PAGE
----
Evelyn was once a facet of yours, a part of yourself I, now, believe to be simply the whole you. How often our conversations seemed to switch to a form of doublespeak, when we spoke that name within that context. The coy smile, when your innocence would shine through enough to let you genuinely mean it. Your tail wagging, predatorily, before you might pounce. The elegant hands you’d use, to water the garden of all hearts which might come under your care.

How I tried to step nearer you, when the name made you shy, as if from the memory of the Great Mistake which lead you astray from Becoming her. And it was one night in early March that it would happen first.

The Blue Room was painted an oyster blue, the double bed with a modest iron and wood frame. The victrola lacquered lazuli, a color not far off from the sheets, nor the 17th century middle-eastern prayer rug forever sliding under my shoes as I came in at night.

Always before you, I’d position my brown chair, the ugly chair, to the plain view of the window. I loved looking out of our window at the mood as I read, the lamplight also much more accessible. Moonrise was prompt as usual; 7:48pm, and it would set at 8:02am. Cinematic and persistent, in the unsure dark of the room we put together, the moon shown as blue as the rest of our belongings. I’d fallen asleep, half-heartedly undressed, and I think I began dreaming that you…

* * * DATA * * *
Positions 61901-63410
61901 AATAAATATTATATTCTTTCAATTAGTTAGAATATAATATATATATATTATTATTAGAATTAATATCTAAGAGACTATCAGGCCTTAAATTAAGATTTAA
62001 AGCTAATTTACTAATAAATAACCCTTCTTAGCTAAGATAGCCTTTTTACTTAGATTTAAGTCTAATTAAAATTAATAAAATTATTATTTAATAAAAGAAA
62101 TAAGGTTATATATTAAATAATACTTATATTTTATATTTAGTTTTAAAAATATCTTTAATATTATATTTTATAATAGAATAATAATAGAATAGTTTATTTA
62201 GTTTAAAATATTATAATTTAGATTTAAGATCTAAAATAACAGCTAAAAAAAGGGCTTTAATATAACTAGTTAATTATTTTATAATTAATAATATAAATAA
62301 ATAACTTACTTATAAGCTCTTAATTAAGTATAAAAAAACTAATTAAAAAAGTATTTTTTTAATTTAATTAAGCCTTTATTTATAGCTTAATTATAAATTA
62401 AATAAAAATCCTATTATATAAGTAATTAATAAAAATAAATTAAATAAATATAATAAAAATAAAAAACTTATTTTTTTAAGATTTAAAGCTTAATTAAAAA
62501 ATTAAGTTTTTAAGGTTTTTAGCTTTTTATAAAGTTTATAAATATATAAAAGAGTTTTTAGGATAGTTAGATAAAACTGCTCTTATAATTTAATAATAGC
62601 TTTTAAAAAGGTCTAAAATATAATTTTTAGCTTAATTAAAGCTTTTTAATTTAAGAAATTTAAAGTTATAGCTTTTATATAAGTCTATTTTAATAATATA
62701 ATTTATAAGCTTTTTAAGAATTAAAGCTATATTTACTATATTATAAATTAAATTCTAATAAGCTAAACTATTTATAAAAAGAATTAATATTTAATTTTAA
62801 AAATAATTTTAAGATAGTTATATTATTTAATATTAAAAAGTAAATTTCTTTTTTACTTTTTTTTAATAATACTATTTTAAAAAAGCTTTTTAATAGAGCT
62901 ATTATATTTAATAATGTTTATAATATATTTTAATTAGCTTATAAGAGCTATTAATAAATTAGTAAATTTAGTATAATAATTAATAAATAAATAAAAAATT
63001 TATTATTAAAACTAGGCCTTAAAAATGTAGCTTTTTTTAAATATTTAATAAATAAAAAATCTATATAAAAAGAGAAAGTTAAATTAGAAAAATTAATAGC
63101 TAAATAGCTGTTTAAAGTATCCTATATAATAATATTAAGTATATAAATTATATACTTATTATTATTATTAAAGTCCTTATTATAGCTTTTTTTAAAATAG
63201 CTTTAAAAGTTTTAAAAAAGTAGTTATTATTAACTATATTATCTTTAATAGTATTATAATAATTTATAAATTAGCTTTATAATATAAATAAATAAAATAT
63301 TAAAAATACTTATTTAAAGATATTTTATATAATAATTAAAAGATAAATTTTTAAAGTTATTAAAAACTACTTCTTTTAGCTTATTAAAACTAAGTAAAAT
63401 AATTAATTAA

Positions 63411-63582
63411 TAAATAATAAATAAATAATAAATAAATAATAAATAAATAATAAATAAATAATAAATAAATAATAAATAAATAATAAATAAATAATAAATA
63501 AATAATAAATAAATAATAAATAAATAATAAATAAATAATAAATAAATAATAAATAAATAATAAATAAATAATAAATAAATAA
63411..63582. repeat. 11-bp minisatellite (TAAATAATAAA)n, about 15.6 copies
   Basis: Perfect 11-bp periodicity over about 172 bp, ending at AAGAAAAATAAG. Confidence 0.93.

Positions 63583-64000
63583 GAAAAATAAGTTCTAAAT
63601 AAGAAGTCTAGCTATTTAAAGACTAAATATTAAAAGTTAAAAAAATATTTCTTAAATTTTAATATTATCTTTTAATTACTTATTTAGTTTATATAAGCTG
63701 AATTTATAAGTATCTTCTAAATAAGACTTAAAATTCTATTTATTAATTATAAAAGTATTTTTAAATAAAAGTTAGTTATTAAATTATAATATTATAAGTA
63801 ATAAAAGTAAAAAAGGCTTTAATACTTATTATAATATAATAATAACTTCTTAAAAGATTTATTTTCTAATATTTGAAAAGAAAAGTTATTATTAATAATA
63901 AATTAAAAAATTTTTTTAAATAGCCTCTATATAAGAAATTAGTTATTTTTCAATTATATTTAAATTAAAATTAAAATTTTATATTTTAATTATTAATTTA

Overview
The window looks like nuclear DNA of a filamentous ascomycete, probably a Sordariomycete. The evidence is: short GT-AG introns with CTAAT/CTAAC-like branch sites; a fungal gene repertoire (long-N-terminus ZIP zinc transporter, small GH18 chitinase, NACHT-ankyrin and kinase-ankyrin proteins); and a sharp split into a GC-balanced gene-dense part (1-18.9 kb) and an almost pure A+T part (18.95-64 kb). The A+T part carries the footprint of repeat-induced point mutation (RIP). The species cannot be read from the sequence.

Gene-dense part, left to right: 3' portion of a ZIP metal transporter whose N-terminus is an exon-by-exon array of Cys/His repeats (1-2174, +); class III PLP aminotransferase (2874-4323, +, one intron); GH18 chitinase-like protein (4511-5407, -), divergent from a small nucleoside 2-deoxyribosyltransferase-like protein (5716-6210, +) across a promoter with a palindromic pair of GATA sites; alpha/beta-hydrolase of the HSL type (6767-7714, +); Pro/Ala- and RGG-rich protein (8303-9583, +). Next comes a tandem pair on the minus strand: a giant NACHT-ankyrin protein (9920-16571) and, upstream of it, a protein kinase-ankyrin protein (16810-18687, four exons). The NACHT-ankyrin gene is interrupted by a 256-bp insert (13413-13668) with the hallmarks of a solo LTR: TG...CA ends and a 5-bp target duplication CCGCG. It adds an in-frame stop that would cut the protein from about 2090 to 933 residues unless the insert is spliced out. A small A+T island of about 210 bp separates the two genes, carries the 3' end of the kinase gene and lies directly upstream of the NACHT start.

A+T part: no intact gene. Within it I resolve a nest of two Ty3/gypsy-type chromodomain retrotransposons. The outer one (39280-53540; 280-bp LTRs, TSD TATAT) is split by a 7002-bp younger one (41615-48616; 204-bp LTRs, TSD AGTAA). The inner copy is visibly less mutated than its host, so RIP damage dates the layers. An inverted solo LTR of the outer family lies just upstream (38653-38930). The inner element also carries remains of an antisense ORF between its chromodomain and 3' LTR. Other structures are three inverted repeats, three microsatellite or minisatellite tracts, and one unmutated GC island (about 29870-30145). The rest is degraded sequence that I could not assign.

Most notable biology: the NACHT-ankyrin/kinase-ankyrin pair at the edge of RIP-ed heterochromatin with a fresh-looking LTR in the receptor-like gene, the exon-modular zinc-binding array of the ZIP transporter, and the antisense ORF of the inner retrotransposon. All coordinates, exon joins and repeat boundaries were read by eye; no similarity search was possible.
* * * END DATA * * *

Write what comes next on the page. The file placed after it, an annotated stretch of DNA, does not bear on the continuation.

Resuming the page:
Well, you walked right up and scratched the moon right off with a fingernail like a store window painting of a snowman, in order that there be no more moon.

"Eve? Is that you? Where've you been?"

We were new lovers with an antediluvian sense of the other, a bloodborne connection.achieved first when I saw yours spilled too early. You didn’t mean to wake me, no, but you’d meant to disturb me. As I moved myself to invite you, I was reminded of the the spat we’d engaged in during the day. Afraid as I was to feel a cold flow of air go between us, a flummox found me unable to find the comfort fast enough to bring you into my arms.

I felt… sick.

Somewhere within our, seemingly inane conversation, I sensed your Evelyn. Then, to you, she was the girl you could have been. Waving like the ripples on water, from a rock I’d skipped without a thought, there she was. I couldn’t tell you how I knew she was there, I couldn’t have known it intellectually. I could not tell you how I knew you were the one who...